Welcome to the fifth installment of my comprehensive 'Rental Handbook' aimed at helping renters (and landlords) in the Boston area understand the rights and obligations of tenants (sometimes referred to as renters or lessees). In this Handbook, I will approach issues that you may face in dealing with a rental in the city, or in the surrounding towns of Newton and Brookline. The topics will be targeted as follows:

  1. Types of Tenancy
  2. Required Funds for Moving
  3. Paying the Rent
  4. Tenants' Rights
  5. State Sanitary Code
  6. Tenants' Remedies
  7. Eviction Requirements
  8. Moving Out
  9. Finding an Apartment (I will cover this topic last as we have already passed September 1st)

As promised last week, today we will cover the State Sanitary Code and your rights to a habitable living space. This is by no means an exhaustive list, but is meant to cover the most common issues I’ve come across.

In Massachusetts, the State Sanitary Code deems that tenants must be given a place that is comfortable and clean enough for a person to live safely throughout your entire tenancy. The State Sanitary Code protects the health, safety and well-being of tenants and the general public. Copies of the Code in its entirety may be purchased from the State House Bookstore in Boston, and you should both read the Code and consult an attorney when dealing with unsafe or inhabitable living conditions. For convenience, I will outline a sampling of useful provisions stated in the Code:

Water: The landlord must provide you with enough water, with adequate pressure, to meet your ordinary needs. Under certain limited circumstances, you can be charged for water costs so long as it is clearly noted in your written rental agreement and there is a separate meter for your unit. The landlord must also provide the facilities to heat the water at a temperature between 110 F and 130 F, however your written tenancy agreement or lease may require you to pay for and provide the fuel to heat the water.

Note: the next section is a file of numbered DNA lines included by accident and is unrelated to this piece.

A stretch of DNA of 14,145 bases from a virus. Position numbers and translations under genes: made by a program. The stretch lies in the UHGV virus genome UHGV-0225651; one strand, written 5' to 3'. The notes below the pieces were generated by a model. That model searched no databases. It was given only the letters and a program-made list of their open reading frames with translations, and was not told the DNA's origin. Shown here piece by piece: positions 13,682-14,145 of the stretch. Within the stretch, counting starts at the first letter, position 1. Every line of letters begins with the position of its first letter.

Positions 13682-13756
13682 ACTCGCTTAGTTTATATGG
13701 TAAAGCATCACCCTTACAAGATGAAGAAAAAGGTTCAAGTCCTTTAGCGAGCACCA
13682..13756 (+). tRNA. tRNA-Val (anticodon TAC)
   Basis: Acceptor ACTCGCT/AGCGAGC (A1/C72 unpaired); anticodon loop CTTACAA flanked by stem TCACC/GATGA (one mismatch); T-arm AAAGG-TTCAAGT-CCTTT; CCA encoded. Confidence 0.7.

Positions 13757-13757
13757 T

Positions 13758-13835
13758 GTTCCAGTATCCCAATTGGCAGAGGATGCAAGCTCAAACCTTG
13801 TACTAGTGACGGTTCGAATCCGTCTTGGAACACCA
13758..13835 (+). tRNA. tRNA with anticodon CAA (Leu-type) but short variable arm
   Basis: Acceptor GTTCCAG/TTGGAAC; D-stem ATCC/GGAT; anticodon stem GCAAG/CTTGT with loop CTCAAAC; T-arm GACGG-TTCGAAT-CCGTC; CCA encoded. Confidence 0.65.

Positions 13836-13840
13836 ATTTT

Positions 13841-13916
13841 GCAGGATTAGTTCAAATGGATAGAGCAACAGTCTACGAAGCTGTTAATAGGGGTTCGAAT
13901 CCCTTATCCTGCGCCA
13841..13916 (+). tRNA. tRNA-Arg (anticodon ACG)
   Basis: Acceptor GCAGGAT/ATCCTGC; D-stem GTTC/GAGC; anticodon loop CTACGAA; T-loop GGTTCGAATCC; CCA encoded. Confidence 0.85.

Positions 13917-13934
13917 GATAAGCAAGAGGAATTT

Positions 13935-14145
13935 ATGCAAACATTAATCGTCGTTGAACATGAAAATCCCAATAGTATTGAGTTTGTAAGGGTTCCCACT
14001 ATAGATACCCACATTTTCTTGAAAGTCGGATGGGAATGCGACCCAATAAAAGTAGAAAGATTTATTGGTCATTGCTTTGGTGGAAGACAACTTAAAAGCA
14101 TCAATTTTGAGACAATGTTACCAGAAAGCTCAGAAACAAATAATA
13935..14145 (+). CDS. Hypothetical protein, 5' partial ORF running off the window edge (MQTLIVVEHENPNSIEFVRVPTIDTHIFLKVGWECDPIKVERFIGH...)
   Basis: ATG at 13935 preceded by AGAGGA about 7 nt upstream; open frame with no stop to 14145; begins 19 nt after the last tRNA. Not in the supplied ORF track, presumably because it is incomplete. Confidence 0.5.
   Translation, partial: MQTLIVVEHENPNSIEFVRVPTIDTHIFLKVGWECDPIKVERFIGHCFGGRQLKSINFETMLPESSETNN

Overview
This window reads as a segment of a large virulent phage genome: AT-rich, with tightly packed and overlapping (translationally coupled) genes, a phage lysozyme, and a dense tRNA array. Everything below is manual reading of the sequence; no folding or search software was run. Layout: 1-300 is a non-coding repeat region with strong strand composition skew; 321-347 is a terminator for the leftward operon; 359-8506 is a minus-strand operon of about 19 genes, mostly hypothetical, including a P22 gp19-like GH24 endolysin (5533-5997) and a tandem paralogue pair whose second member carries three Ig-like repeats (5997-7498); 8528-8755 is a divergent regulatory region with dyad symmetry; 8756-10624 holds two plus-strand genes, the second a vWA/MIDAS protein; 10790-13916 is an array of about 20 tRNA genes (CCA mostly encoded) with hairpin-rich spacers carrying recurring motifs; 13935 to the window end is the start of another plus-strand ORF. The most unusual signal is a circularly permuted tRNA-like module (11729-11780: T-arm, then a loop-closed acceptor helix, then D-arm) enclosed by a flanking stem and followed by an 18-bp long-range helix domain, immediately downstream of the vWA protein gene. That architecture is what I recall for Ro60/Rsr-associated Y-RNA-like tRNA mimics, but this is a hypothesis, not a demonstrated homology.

Heat: The landlord must provide a heating system in good working order. The landlord must pay for the heat, unless your lease requires you to pay for it. From September 16 to June 14, every room must be heated to at least 68 F between 7:00 AM and 11 PM, and at least 64 F at all other hours. During the heating season, the maximum heat allowable in the apartment is 78 F.

Kitchens: The landlord must provide within the kitchen, a sink of sufficient size and capacity for washing dishes and kitchen utensils, a stove and oven in good repair (unless your written lease requires you to provide your own), and space and proper facilities for the installation of a refrigerator. The landlord does not have to provide a refrigerator. If a refrigerator is provided, however, the landlord must keep it in working order.

Cockroaches and Rodents: The landlord must maintain the unit free from rodents, cockroaches, and insect infestation, if there are two or more apartments in the building.

Structural Elements: Every landlord must maintain the foundation, floors, walls, doors, windows, ceilings, roof, staircases, porches, chimneys, and other structural elements of the dwelling so that it excludes wind, rain, and snow; is rodent-proof, weathertight, watertight, and free from chronic dampness; in good repair, and in every way fit for its intended use.

Snow Removal: Every exit used or intended for use by occupants of more than one dwelling unit or rooming unit shall be maintained free from obstruction.

Next week, we will take a week off of the 'Rental Handbook' but then we'll be back to tackle Tenants' Remedies to landlord violations of Sanitary Code and other general rights.  Feel free to comment below for any questions or clarification!